Drugs and Conflict in Burma (Myanmar)

Dilemmas for Policy Responses
15 December 2003
Policy briefing

This issue of Drugs & Conflict tries to bring nuance to the polarised debate on the Rangoon-focussed political agenda, the demonising of the ceasefire groups and repressive drug policy approaches.

Burma is on the brink of yet another humanitarian crisis. In the Kokang region, an opium ban was enforced last year, and by mid-2005 no more poppy growing will be allowed in the Wa region. Banning opium from these regions in Shan State adds another chapter to the long and dramatic history of drugs, conflict and human suffering in the country.

With this issue of Drugs & Conflict TNI tries to bring nuance to the polarised debate on the Rangoon-focussed political agenda, the demonising of the ceasefire groups and repressive drug policy approaches. Hundreds of thousands of people who depend on the opium economy risk being sacrificed in an effort to comply with international pressures about drug-free deadlines. Community livelihoods face being crushed between the pincers of the opium ban and tightened sanctions.

The unfolding drama caused by the opium bans is forcing the international community to rethink its strategies. Enforcement of tight deadlines will result in major food shortages and may jeopardise the fragile social stability in the areas. To sustain the gradual decline in opium production, alternative sources of income for basic subsistence farmers have to be secured. Without adequate resources, the longer-term sustainability of ‘quick solutions' is highly questionable. Since military authorities are eager to comply with promises made, law enforcement repression is likely to increase, with human rights abuses and more displacement a potential outcome.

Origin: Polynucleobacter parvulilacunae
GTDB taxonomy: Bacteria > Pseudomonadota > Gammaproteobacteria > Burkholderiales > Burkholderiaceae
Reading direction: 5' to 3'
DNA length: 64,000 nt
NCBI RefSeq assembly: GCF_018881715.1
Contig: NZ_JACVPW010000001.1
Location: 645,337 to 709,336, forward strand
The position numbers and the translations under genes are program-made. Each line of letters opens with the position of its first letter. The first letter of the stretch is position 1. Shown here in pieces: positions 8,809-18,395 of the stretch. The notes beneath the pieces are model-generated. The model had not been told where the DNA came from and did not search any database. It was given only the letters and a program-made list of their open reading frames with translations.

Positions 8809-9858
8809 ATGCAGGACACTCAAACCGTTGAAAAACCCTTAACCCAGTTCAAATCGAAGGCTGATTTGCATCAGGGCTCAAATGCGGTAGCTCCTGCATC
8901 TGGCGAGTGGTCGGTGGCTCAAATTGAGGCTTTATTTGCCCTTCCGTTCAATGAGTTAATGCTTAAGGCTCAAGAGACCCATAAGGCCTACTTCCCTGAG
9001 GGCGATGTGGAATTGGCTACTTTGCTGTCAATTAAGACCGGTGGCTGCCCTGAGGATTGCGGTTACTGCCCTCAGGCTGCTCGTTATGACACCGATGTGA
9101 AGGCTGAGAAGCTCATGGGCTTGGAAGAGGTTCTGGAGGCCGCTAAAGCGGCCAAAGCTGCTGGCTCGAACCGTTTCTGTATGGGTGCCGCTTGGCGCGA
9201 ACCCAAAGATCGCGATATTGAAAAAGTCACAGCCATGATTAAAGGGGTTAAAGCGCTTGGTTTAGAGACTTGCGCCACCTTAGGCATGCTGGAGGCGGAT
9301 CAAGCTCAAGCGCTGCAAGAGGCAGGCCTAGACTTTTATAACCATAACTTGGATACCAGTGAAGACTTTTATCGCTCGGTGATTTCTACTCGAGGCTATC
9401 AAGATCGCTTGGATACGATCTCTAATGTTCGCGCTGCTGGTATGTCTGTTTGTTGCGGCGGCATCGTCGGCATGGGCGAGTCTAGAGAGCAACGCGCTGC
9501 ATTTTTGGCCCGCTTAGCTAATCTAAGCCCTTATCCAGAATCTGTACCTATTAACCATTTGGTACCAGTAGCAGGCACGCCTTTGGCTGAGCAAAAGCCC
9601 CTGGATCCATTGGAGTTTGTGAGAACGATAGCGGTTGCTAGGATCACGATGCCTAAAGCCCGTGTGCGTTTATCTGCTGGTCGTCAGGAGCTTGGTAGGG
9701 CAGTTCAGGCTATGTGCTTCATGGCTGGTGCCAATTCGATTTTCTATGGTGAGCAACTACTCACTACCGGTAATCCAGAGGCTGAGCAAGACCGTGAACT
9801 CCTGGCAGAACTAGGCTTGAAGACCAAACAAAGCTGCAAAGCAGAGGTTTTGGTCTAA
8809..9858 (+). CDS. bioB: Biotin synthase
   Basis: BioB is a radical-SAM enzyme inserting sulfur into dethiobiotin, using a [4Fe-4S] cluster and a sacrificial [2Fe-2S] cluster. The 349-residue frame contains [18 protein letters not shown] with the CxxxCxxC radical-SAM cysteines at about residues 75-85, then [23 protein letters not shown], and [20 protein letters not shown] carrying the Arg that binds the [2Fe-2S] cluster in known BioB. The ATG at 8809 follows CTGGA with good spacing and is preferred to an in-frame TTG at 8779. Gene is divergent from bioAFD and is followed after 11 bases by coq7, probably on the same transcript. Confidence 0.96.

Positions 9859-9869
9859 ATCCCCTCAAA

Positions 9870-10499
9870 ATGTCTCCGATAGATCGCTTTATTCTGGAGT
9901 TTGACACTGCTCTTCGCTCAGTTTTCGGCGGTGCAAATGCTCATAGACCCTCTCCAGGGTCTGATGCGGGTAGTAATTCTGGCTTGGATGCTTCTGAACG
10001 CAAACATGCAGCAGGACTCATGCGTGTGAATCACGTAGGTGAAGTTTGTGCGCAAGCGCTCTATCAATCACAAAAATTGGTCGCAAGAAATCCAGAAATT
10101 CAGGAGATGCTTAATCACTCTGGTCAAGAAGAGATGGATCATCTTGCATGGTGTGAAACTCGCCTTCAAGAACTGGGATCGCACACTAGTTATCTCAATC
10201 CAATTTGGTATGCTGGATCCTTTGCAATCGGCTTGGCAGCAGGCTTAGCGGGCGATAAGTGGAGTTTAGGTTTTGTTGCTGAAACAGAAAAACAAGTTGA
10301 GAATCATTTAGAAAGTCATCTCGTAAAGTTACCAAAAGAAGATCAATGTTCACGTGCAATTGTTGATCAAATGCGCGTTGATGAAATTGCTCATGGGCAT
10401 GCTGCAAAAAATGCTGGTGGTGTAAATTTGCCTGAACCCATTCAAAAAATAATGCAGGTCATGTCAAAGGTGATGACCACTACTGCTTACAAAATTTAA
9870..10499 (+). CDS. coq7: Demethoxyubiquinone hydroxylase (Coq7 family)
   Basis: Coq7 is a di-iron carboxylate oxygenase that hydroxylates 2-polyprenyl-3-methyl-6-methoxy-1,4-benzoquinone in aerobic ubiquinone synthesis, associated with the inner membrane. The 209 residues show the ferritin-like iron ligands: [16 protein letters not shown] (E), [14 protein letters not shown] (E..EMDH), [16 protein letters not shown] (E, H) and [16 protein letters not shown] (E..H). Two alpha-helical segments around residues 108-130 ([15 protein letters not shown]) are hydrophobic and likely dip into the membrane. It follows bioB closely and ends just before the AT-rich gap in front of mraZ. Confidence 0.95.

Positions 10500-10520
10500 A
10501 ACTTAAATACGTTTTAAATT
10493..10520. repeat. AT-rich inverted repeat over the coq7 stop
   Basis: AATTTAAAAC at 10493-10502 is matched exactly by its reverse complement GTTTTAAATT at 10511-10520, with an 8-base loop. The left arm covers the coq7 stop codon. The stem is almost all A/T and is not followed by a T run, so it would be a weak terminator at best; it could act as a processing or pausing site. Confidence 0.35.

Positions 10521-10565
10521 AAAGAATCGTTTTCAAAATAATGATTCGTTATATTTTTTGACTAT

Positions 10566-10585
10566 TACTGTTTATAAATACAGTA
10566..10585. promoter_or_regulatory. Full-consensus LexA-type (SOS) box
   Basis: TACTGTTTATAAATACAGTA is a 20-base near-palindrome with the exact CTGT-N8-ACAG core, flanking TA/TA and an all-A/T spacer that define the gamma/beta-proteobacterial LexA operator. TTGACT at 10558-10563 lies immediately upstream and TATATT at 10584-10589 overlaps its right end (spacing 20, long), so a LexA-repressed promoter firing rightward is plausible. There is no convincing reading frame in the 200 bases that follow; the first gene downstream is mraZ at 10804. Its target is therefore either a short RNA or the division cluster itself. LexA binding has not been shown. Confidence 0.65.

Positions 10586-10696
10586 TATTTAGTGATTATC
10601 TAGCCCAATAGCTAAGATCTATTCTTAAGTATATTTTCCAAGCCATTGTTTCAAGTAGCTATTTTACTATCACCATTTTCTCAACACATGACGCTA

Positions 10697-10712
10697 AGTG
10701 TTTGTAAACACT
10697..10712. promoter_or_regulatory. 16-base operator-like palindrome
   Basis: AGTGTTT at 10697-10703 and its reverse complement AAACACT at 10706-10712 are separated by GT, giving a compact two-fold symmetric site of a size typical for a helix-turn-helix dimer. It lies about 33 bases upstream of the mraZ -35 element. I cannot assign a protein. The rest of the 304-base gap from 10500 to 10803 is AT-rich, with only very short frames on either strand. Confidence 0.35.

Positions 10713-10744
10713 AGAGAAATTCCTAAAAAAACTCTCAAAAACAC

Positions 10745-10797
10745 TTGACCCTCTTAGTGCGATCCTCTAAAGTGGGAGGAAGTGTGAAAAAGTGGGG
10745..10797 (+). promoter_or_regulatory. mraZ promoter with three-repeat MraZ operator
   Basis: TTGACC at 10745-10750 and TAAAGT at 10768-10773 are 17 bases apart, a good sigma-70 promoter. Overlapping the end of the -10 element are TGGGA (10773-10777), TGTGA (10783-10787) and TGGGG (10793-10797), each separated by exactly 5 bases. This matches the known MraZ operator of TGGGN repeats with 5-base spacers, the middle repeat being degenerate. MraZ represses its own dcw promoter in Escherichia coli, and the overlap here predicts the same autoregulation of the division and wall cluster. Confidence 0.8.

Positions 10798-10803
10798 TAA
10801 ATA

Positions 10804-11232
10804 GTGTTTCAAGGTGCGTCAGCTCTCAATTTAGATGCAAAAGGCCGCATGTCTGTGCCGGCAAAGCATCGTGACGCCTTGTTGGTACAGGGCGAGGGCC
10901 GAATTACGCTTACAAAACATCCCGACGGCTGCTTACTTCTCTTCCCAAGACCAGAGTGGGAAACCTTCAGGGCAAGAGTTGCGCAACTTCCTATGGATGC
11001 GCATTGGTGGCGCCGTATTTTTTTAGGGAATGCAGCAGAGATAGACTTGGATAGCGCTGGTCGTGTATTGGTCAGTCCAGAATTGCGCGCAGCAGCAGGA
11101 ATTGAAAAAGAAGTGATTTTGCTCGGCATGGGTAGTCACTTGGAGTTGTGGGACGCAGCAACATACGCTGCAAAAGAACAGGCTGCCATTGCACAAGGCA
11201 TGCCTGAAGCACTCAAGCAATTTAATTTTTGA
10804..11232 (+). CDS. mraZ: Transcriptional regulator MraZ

The only viable and humane option lies in a simultaneous easing of drug control deadline pressures and increasing international humanitarian aid efforts. Both require stronger international engagement of a different kind to that we have seen so far.

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